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LAKER REPORT

Jackson's OK With Shaq's Limitations

April 16, 2002|Tim Brown

Shaquille O'Neal took no medical treatment Monday on his right knee, slightly strained in Portland on Sunday afternoon, putting him on his back for several minutes in the fourth quarter.

So, that leaves the toe and the wrist and, oh, two or three days in which to heal before the playoffs start this weekend.

The Lakers will play into spring for as long as O'Neal's toe holds. And while that might sound like an unsettling notion for a coach shooting for three-peat No. 3, he claimed it's not.

"I'm not thinking of or concerned with Shaq's foot," Phil Jackson said. "I know what he can do and can't do without it being 100%. If there's a limitation to his game, we can still win with that limitation. He's probably 75, 80% of what he can play at. Maybe not even that. At that level, he becomes more of an offensive force than defensive rebounder, and that's a problem for us. But, we've adjusted around it and I think our defense is a little better now."

*

Between the two free throws that would tie the score, 115-115, in the first overtime on Sunday, Derek Fisher was met with Ruben Patterson and then Bonzi Wells, both trying to wreck his nerves by brushing him, impeding him, talking to him as he made his way back to the line.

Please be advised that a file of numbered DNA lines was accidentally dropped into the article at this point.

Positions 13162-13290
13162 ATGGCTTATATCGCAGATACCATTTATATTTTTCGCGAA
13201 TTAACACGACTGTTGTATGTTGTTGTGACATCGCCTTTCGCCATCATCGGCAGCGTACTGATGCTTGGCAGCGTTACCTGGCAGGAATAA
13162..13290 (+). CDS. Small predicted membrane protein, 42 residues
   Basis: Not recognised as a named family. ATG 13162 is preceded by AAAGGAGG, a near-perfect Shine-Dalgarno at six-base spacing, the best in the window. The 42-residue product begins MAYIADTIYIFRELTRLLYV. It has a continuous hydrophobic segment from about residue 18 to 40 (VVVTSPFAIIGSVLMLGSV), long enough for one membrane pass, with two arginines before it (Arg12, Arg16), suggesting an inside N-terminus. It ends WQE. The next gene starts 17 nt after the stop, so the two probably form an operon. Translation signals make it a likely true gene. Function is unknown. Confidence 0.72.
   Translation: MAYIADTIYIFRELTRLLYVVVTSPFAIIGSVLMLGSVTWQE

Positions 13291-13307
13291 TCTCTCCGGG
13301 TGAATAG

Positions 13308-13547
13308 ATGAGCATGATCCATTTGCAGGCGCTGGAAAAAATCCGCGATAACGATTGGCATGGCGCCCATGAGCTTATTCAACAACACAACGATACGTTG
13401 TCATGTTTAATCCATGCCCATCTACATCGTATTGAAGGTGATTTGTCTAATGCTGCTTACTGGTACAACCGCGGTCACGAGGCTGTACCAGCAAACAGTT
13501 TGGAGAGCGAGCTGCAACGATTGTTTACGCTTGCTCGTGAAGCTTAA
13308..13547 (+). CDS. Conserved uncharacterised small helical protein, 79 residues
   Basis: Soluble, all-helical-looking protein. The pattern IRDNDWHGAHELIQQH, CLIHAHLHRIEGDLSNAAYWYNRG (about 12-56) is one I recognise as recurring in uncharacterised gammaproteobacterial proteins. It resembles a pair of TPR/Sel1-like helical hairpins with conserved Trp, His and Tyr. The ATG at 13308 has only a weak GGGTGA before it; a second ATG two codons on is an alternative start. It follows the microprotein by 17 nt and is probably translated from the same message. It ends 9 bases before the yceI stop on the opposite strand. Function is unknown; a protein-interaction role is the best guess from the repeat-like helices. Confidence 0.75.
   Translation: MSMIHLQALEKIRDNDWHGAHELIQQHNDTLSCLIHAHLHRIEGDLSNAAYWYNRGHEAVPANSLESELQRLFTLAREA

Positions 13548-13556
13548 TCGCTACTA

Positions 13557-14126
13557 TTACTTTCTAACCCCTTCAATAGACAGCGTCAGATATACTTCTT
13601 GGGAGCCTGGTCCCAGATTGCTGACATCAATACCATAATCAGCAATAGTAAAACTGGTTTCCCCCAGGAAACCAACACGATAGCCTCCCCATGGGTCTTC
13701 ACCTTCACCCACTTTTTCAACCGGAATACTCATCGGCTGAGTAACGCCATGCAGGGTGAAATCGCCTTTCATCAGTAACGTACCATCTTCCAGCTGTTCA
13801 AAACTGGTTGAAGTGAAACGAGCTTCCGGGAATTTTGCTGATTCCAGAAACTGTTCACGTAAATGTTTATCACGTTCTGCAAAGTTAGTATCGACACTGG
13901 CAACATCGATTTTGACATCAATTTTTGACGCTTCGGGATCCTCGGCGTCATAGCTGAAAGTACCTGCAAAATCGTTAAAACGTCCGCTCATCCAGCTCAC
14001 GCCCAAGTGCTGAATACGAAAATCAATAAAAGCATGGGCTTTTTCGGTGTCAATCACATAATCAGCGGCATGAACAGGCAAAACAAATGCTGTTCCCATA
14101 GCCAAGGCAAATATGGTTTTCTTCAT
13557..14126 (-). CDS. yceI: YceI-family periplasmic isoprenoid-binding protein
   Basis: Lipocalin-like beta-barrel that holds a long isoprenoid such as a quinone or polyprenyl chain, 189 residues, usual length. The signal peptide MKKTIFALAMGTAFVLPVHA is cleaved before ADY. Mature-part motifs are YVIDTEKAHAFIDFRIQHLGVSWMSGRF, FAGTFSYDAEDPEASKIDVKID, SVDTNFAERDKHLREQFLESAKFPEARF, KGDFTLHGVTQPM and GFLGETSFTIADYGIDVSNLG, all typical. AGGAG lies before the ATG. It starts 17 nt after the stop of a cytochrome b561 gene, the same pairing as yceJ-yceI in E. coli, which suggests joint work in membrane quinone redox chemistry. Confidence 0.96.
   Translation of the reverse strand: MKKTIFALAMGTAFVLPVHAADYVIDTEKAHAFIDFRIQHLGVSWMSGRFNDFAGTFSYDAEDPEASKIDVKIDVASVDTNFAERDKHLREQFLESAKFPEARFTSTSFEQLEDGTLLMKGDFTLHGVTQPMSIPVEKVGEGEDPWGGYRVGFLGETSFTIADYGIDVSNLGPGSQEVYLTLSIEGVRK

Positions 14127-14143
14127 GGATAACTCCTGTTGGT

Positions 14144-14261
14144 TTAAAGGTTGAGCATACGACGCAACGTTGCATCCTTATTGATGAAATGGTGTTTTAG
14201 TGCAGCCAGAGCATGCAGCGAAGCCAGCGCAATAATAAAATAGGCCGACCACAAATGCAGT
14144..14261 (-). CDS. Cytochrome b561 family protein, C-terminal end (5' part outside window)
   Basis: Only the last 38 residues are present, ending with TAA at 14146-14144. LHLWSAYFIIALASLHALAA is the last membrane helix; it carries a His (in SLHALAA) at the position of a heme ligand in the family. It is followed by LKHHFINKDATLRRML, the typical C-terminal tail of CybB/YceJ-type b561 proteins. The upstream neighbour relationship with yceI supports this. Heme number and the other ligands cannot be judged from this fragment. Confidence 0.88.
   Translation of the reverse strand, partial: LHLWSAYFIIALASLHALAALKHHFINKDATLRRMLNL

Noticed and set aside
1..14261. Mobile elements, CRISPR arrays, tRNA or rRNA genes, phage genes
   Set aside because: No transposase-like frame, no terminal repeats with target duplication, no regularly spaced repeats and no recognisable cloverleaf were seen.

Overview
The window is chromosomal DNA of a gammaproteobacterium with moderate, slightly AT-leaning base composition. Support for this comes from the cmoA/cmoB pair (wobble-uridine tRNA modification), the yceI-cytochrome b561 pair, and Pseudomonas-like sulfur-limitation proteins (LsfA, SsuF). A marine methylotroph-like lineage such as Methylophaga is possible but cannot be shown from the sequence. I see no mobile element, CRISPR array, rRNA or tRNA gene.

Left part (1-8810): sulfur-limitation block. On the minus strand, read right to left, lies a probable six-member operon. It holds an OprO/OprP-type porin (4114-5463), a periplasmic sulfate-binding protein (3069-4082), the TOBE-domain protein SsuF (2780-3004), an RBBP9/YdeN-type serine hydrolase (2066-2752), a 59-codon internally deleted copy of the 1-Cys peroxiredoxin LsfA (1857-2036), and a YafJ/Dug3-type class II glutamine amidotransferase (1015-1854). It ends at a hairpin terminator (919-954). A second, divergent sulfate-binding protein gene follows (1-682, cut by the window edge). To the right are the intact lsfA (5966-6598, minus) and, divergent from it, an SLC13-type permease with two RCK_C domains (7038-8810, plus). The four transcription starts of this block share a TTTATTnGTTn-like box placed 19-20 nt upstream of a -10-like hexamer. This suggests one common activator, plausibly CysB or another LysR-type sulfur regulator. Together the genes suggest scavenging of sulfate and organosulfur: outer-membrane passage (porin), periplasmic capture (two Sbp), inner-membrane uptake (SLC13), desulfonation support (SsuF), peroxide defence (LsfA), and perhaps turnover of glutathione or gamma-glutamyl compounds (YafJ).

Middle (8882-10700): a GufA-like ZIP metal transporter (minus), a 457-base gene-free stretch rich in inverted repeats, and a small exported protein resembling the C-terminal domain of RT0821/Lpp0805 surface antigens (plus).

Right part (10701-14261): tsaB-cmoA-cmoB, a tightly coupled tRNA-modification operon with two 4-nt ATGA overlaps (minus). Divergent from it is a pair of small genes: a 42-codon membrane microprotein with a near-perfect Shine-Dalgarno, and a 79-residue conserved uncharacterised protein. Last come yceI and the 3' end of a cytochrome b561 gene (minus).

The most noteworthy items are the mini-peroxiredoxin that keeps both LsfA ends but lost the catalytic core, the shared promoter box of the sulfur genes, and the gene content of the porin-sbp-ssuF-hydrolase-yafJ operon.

Fisher laughed at it then, and made the free throw, but wondered how those tactics were condoned by the referees.

"I know what they were trying to do," Fisher said of Patterson and Wells. "It was ridiculous it was allowed to go on that long."

*

It is at best comical, considering how often he dresses the biggest, baddest matchup issue, maybe ever, but Jackson said this weekend he has serious concerns about how the Lakers line up, position by position, with a few of the Western Conference playoff teams.

"We don't match up well against many teams in this conference," Jackson said. "Maybe San Antonio we have enough big guys to go around and still [Tim] Duncan can be a problem for us. But, we don't match up well against Portland. We don't match up well against Seattle. We still have Shaq. That's the one thing we can create shots around and use effectively, the post passes to Shaquille. But [the Trail Blazers'] speed, quickness, defensive ability, their shooting, penetration, post-up players ... those are all tough.''

An hour later, the Lakers were well on their way to losing in double-overtime to the Trail Blazers, with O'Neal chasing Rasheed Wallace around 25 feet from the basket.

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